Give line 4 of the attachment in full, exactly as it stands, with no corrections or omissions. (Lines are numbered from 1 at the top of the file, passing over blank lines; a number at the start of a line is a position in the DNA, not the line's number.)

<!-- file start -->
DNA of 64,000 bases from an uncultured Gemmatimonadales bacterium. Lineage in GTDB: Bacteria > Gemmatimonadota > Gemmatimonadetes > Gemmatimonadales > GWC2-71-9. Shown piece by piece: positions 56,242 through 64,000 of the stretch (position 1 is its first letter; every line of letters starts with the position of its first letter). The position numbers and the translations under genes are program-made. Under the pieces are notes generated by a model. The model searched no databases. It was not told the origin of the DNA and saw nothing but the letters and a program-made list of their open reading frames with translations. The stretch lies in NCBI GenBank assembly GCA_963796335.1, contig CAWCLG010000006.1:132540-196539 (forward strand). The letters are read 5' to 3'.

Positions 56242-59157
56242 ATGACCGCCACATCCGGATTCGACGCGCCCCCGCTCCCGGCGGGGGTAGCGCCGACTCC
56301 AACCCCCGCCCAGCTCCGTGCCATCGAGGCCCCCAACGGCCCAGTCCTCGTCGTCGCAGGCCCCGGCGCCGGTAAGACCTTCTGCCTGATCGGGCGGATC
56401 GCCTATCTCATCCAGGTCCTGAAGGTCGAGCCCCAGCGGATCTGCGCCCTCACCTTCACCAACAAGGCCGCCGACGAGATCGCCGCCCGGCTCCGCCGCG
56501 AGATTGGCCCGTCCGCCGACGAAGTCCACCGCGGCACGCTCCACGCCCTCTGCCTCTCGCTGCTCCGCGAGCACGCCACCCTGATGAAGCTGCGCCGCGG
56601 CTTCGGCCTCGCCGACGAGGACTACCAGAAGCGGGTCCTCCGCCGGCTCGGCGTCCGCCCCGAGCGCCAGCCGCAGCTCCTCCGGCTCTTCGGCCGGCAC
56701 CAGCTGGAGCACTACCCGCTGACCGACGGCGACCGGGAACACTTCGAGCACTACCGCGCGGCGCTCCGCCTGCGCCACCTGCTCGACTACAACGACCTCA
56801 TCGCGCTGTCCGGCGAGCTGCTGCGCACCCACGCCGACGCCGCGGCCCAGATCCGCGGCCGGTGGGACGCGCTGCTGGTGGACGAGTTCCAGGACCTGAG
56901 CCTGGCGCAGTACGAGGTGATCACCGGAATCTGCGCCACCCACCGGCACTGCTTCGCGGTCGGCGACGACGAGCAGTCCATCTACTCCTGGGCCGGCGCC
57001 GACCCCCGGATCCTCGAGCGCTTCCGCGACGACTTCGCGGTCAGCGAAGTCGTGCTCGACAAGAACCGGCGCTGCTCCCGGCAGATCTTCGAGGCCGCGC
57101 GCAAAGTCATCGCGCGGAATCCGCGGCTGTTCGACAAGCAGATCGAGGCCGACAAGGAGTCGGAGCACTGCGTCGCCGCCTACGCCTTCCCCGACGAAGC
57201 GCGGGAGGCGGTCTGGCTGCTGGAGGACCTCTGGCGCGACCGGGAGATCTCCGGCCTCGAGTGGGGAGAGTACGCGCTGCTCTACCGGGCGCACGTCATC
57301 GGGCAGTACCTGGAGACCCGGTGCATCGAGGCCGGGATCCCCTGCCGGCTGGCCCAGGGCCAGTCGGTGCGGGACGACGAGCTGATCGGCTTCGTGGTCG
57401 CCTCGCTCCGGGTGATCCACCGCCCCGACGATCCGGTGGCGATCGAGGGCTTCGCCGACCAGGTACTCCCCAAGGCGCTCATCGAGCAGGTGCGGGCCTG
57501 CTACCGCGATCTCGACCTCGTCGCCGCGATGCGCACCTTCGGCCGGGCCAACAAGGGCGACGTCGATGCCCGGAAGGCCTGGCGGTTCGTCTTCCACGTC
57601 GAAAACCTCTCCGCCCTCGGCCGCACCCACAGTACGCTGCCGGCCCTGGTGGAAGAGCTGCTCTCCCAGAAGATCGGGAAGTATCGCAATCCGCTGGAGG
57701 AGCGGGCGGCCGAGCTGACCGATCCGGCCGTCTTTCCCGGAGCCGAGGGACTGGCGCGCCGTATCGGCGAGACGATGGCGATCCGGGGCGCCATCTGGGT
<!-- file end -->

56301 AACCCCCGCCCAGCTCCGTGCCATCGAGGCCCCCAACGGCCCAGTCCTCGTCGTCGCAGGCCCCGGCGCCGGTAAGACCTTCTGCCTGATCGGGCGGATC